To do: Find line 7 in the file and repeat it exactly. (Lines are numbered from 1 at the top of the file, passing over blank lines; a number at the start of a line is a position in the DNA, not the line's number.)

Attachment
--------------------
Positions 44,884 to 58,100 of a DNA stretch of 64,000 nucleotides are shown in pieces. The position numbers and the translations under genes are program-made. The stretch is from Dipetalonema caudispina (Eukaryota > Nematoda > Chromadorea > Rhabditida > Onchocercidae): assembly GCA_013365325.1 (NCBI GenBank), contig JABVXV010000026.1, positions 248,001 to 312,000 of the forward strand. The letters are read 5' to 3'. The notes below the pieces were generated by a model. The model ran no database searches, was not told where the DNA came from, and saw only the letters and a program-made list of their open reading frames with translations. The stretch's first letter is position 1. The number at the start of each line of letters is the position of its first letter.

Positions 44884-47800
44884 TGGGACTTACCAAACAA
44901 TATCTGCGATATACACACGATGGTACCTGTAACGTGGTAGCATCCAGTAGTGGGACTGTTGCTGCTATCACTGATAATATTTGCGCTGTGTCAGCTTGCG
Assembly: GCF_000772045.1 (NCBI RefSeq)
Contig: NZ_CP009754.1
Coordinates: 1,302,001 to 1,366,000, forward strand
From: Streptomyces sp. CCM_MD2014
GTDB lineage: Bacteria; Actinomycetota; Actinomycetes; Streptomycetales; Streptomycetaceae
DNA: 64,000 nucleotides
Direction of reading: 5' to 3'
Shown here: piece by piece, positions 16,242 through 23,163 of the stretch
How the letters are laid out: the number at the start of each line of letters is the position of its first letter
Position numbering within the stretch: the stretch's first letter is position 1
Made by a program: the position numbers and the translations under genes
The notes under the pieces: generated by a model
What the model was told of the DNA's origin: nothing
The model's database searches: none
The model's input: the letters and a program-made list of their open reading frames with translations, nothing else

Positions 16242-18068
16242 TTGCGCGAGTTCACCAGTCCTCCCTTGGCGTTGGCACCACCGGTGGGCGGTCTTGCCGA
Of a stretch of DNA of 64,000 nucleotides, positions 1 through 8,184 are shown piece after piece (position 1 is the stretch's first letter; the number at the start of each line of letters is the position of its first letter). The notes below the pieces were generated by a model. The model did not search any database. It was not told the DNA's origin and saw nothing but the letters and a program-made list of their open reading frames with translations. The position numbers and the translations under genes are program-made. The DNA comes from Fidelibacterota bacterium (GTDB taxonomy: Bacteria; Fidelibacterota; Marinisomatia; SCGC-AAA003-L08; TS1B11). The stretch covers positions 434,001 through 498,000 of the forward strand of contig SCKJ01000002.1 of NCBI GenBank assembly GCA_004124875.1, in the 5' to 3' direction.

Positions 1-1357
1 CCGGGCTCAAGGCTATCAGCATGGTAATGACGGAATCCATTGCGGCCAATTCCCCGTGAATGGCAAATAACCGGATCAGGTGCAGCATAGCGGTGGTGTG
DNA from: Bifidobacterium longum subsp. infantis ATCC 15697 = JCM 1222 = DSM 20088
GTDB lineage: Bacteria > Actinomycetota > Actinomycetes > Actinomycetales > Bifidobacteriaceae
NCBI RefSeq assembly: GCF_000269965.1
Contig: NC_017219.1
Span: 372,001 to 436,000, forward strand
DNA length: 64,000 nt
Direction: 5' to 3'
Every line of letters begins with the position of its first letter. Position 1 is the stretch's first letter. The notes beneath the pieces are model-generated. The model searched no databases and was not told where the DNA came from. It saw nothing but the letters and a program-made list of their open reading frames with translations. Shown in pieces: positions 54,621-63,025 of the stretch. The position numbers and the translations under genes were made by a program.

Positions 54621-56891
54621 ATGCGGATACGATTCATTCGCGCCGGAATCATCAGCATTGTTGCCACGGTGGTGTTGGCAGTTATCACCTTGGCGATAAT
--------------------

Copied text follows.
Coordinates: 1,302,001 to 1,366,000, forward strand